Skip to main content
border crossing

Three families originally from Burundi walk down Roxham Road to cross into Quebec near Champlain, N.Y., on Aug. 3, 2017.Christinne Muschi/Reuters

An effort to inform potential asylum-seekers that crossing the border is no free ride to a new Canadian life appears to be working as their numbers continue to rapidly dwindle – but the start of the school year is also playing a role.

The United Nations High Commissioner for Refugees, which is monitoring the reception of asylum seekers at the most popular irregular crossing south of Montreal, says the number of processed claims has plunged to 10-50 on recent days from a peak of several hundred daily arrivals earlier in the summer.

Nearly 8,000 arrivals came in July and the first half of August in Quebec, the bulk of whom were Haitians who are threatened with removal from the United States by the Trump administration. The Quebec government says about 2,700 of them are under 18.

Explainer: What you need to know about the Quebec asylum seekers

Jean-Nicolas Beuze, Canadian representative for the UNHCR, says while the information campaign has helped, other factors are also at play. The school year started in Quebec last week and will be in full swing in most of North America this week and it's a major factor for migrant people who move around the globe.

"When you see the number of children, it helps explain the reduction," Mr. Beuze said. "We see this everywhere. You don't move with family during the school year unless bombs are falling on your head or you're being individually persecuted."

In recent weeks, the federal government and Haitian community leaders and media have spread word in the United States that asylum claims for Haitians who have lived long-term in that country are unlikely to succeed.

About half of Haitian asylum-seekers have been accepted in Canada in recent years, but those who have lived in the United States for six years or more under the country's temporary protected status (TPS) permits will face questions about why they didn't claim in the United States, hindering their chances.

"I think the message is getting through," said Jean-Ernest Pierre, an immigration lawyer and community radio host in Montreal who has made appearances south of the border lately. "People understand better that nothing is guaranteed. Canada doesn't want Haitians."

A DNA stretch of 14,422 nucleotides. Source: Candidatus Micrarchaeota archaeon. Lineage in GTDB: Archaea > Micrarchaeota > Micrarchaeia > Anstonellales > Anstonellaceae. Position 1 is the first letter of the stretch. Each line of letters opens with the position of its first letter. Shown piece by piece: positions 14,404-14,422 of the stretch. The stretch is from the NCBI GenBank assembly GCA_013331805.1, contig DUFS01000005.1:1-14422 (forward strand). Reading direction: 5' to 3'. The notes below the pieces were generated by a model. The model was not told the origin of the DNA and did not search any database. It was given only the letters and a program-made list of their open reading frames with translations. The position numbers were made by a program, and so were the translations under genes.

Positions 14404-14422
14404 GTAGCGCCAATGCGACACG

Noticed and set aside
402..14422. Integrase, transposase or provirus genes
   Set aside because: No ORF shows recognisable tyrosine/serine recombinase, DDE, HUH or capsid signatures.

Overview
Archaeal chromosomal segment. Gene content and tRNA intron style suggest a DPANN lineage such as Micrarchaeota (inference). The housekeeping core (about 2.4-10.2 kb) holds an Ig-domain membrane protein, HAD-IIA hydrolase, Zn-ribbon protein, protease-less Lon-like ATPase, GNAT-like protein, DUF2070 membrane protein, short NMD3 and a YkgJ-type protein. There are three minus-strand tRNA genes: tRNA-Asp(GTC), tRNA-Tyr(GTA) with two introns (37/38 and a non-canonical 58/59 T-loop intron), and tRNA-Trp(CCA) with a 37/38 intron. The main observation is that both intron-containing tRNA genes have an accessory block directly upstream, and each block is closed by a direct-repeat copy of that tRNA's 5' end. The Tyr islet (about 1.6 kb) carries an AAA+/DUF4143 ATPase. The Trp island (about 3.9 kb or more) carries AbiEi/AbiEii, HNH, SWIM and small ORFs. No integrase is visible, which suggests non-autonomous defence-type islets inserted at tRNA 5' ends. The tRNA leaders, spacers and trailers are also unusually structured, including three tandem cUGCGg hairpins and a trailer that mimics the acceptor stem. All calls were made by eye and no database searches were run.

Mr. Beuze, whose agency has conducted interviews with asylum claimants, said many are surprised to learn there are long delays for finding housing and getting work permits.

While conventional wisdom has taken hold that the vast majority of Haitian border crossers were among 50,000 holders of the TPS permit who have lived in the United States for 7-16 years with special permission, Mr. Beuze said more of them may have been just transiting through the United States than initially believed. He could not offer a statistical breakdown, however, nor have federal or provincial officials.

Wracked by a terrible economy, a massive cholera epidemic imported by UN troops, the fallout from a shattering earthquake and Hurricane Matthew in 2016, Haiti has had an exodus of people looking for a better life. Tens of thousands went to Brazil, Chile and Venezuela after hearing they might find work there. About 40,000 of them started making their way north mostly by land last year according to U.S. Homeland Security and about 10,000 have arrived in the United States through Mexico.

Steve Forester, an immigration policy co-ordinator with the Institute for Justice and Democracy in Haiti, said it is "premature and unwise" for TPS holders to head to Canada right now, but it's a different story for Haitians who more recently landed in the United States and have no status or protection.

He said getting a fair immigration hearing in the United States is increasingly difficult, particularly for those in detention who don't have access to translation and legal services. "It's not insane for people without status to try their luck in Canada, given the Trump administration's general attitude."

Mr. Forester said the struggle to get the Trump administration to extend TPS protection beyond the January deadline "is an uphill battle," but Haitians with status in the United States should stay put for now.

He also said the lifting of the TPS protection in January means holders return to their previous immigration status. They won't all immediately be deported. "Having status in the U.S. will do nothing good for claims in Canada," he said.

Mr. Beuze said getting good information on the precise origins and reasoning of the Haitian asylum-seekers in Canada has been challenging. Many of them are wary of authority figures and fear accidentally damaging their claims, he said.

Mr. Pierre hosted a public radio town hall for Montreal's Haitian community on Sunday in front of hundreds of people, but he heard surprisingly few queries about the Haitian immigrants from the crowd.

The new arrivals are causing as much controversy among Haitian-Canadians as the wider community, he said. "They're our compatriots, but they've imposed their presence here. People who have lived here for 20 or 30 years are Canadian through and through. Giving welfare to people who have never worked here isn't that popular with them, either."

Mr. Pierre, however, hammered home how dire the situation is in Haiti, given what Mr. Forester described as the "triple-whammy" of earthquake, cholera and hurricane. "People are starving after crops failed with the 2016 hurricane," Mr. Pierre said. "They're just doing what any of us would do."